However, it's the unpublicized exploits users should be most concerned about, primarily because they're more likely to fly under the radar and less likely to be addressed or repaired in a timely manner. The fact is, there is no safe browser. And according to security research firm Secunia, Firefox was actually significantly less secure when compared to other browsers, receiving the highest number of browser exploits in 2008.

Myth No. 8: A Web App Is Secure If It Has That Lock Icon In The Corner

The lock icon indicates there is an SSL encrypted connection between the browser and the server to protect the interception of personal sensitive information from external threats. The lock icon is often used by sites transmitting sensitive financial or personal information to verify that it is legitimate. However, that little symbol does not necessarily indicate the absence of information-stealing malware.

Meanwhile, some malware can exploit vulnerabilities to spoof SSL certificates, impersonate legitimate sites and trick the user into submitting sensitive information to a malicious site. Hackers spoof the SSL symbol in elaborate phishing schemes that replicate bank, credit card or PayPal sites, which are challenging, if not impossible, for the average user to identify as fraudulent. As such, the infamous padlock icon could potentially provide a false sense of security, representing one more way for hackers to take advantage of users.

Myth No. 9: Links Sent From Facebook 'Friends' Are Safe

Did that message from your best Facebook friend seem a little weird the other day? It read something like, "Hey, I caught you in a video. Check it out," along with an embedded link. It was impossible to resist, so of course you clicked. But when you did, it linked to you to a weird landing page where nothing happened.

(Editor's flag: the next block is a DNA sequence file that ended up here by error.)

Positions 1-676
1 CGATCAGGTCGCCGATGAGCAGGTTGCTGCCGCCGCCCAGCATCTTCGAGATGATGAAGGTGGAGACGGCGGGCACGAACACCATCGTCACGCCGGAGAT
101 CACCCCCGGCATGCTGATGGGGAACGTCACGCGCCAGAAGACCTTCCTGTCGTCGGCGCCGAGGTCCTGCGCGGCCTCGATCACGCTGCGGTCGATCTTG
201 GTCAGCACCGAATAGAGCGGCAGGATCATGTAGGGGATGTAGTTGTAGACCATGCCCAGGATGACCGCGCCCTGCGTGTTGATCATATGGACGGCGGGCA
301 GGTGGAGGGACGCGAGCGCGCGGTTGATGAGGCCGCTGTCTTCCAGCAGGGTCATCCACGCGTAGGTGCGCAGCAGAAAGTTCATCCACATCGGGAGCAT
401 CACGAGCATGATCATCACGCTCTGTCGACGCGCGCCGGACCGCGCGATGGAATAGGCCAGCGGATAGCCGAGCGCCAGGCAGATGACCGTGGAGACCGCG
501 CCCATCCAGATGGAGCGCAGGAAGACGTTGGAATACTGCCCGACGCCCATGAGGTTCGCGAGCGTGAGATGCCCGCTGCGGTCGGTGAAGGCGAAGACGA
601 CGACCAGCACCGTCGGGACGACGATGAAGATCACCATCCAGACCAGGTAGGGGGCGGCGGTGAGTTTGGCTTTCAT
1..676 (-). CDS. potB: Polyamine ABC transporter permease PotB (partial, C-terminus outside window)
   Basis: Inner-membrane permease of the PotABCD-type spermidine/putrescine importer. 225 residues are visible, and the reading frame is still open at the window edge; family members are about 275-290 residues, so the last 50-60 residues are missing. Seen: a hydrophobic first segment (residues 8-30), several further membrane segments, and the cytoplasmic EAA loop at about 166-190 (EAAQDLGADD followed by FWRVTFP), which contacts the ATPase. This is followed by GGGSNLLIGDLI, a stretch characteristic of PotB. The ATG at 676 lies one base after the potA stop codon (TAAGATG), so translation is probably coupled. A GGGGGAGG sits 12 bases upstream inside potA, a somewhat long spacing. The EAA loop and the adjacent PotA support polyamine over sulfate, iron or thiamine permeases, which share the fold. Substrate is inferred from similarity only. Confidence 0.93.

Chances are your real Facebook friend had nothing to do with this. These kinds of attacks -- called spoofing attacks -- are becoming more common on popular social networking sites. Hackers will hijack a user's social networking account and then gain entry to their contact list to distribute spam or malware. Which means that sometimes, you can't even trust that your friends are your friends.

In general, view all links delivered on social networking sites with skepticism, and avoid clicking if there's even a shadow of doubt it wasn't sent by your friends.

Myth No. 10: Social Networking Sites Are Safe Because Only 'Friends' Are Included

In recent years, social networking sites such as Facebook and Twitter have exploded in popularity. But security levels have failed to keep pace with their rocketlike success. All you have to do is read the news to find out about the latest worm or security threat on Facebook.

True to form, hackers are capitalizing on the explosion of social networking use, leveraging the trust that users have on the network to launch malicious attacks. In fact, hackers are routinely launching spoofing attacks-- impersonating a user's profile -- to entice other users to click on malicious links and download malware onto their computers. And while users might have developed a healthy amount of skepticism when opening attachments and links delivered via e-mail, that same skepticism has yet to translate to social networking sites.

As such, Facebook and other social networking users should exercise caution when clicking on links, opening videos on these sites -- even if they're sent from someone the user knows and trusts on their network.

No. 1 rule of thumb -- don't put anything on social networking sites that you wouldn't want exposed to the world, because chances are one day it will be.